Sigh.  If only he understood about the duck fat.

How is it that French food can still be this good–from a can?  Canned food, to me, is hurricane emergency preparedness–eating baby corn from salty canned water with my fingers in a shuttered, August-hot powerless room.  But this, it was real food.  It was no wonder they named a whole dance the can-can.  Makes perfect and absolute sense.

Cassoulet PlateCassoulet Closeup

This cassoulet was made by La Belle Chaurienne.

Available from Monoprix.

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Categories: Finds, Paris, Voyages

19 Responses to The Joys of Canned Cassoulet

  1. Louisa Foti says:

    I couldn’t agree with you any more, tinned French food is amazing, unlike pretty much anywhere else in the World! We’ve recently moved to France and I often buy in tinned Cassoulet as a lazy treat, and it is soooooo good. This particular one from Castelnaudary is really really good though!. Love it! Louisa @ Chez Foti

  2. A gorgeous article…very enticing. Can we find this product in the States at all?

    • Kerry says:

      I WISH! I tried to find it online, but to no avail. Has anyone seen it anywhere?

    • I can easily find it here in Montréal, even in supermarkets. It is somewhat more expensive though.

      Tinned food is a French invention, for Napoleon’s army. And some of it from France is actually rather good.

      • Kerry says:

        I actually love jarred French vegetables. They are just slightly salty. White asparagus and haricots verts are my favorite. I bore my family to death buying them when I’m in France in the summers, and all the markets are brimming with the fresh stuff! But I just love them.

  3. Eric says:

    oh man, how lucky am i that after googling “cassoulet in a can” i stumble upon this article to see such a nice write up of the exact same can i just bought at the champs elysees monoprix. i now know what to do with it!

    sounds delicious. can’t wait!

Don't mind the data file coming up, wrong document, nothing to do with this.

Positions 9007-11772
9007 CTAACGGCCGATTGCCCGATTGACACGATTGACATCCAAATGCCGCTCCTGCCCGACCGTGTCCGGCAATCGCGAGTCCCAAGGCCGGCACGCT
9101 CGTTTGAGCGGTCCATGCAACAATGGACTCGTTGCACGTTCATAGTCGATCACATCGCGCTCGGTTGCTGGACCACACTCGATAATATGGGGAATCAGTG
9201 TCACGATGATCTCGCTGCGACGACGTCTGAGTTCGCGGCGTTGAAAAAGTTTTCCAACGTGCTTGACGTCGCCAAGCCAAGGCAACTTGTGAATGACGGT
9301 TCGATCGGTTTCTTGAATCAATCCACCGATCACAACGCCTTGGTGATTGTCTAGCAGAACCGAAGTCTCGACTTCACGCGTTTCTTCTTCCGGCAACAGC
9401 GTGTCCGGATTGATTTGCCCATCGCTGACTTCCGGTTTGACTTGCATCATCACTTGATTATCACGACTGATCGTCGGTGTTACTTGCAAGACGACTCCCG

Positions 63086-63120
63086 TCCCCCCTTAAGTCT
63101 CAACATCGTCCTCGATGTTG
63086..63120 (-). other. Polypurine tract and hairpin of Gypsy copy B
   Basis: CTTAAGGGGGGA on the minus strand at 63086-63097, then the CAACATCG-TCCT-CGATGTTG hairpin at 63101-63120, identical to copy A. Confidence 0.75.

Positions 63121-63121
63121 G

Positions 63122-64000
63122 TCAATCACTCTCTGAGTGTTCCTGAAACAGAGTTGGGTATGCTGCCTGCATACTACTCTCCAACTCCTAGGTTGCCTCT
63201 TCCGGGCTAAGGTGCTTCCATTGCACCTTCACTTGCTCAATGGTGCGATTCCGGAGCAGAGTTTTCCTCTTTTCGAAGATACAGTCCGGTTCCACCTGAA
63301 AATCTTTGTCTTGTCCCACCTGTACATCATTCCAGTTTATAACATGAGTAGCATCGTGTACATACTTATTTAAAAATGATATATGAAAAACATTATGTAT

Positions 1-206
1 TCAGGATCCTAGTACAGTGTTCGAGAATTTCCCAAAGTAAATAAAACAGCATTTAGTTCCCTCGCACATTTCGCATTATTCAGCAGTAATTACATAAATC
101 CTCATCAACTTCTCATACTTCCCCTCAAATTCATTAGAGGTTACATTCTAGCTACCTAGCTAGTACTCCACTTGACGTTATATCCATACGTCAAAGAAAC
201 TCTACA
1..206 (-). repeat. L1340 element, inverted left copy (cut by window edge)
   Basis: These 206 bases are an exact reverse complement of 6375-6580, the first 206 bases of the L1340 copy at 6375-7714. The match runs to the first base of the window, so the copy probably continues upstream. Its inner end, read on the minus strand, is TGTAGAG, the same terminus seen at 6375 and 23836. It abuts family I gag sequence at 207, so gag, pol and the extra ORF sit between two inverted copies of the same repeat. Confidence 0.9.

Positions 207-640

• Kerry says:

      Ha ha what a coincidence! Monoprix is where it’s at. Did you buy the pork, duck, or goose variety? The main thing is the roasted garlic–that really snazzes it up.

      • Eric says:

        the duck. but unfortunately no roasted garlic. im in a short term apartment so my kitchen is pretty sparse. just had it hot with some bread crumbs baked on top. still though, really really good… sort of can’t believe it was only 3 Euros.

        i’ll be buying it many more times while im here, im sure, so i’ll make a point of roasted garlic next time!

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  6. Mimi says:

    Bought some cans online a few months ago and finally was courageous enough to try this! Thanks for the suggestion. I added in panko crumbs, olive oil, salt, pepper, and some minced garlic on top. Mmmm cannot wait (it is in the oven right now).

  7. steph says:

    actually had this last night and googled it to share with a friend in new york. bummer that it doesn’t seem to be available in the states because this is the most divine thing i’ve ever had out of a tin! it also comes in glass jar versions. i’m in sydney, australia and a few places stock this here. french comfort food at its best – my french man agrees :)

  8. Ben says:

    Canned cassoulet can be found in Montreal at Jean Talon Market. Thanks for the article on its preparation.

  9. Kay says:

    I found your site when I Googled “How to heat up cassoulet”. I bought a tin of this same brand at Monoprix and it’s heating up right now. Looks like I got the good stuff!

  10. Crispy Wonton says:

    It’s not available in the states because it contains meat and that can’t be imported without some kind of license. I’m so lucky to live in the UK and just pop over the channel tunnel to get my cassoulet fix! :p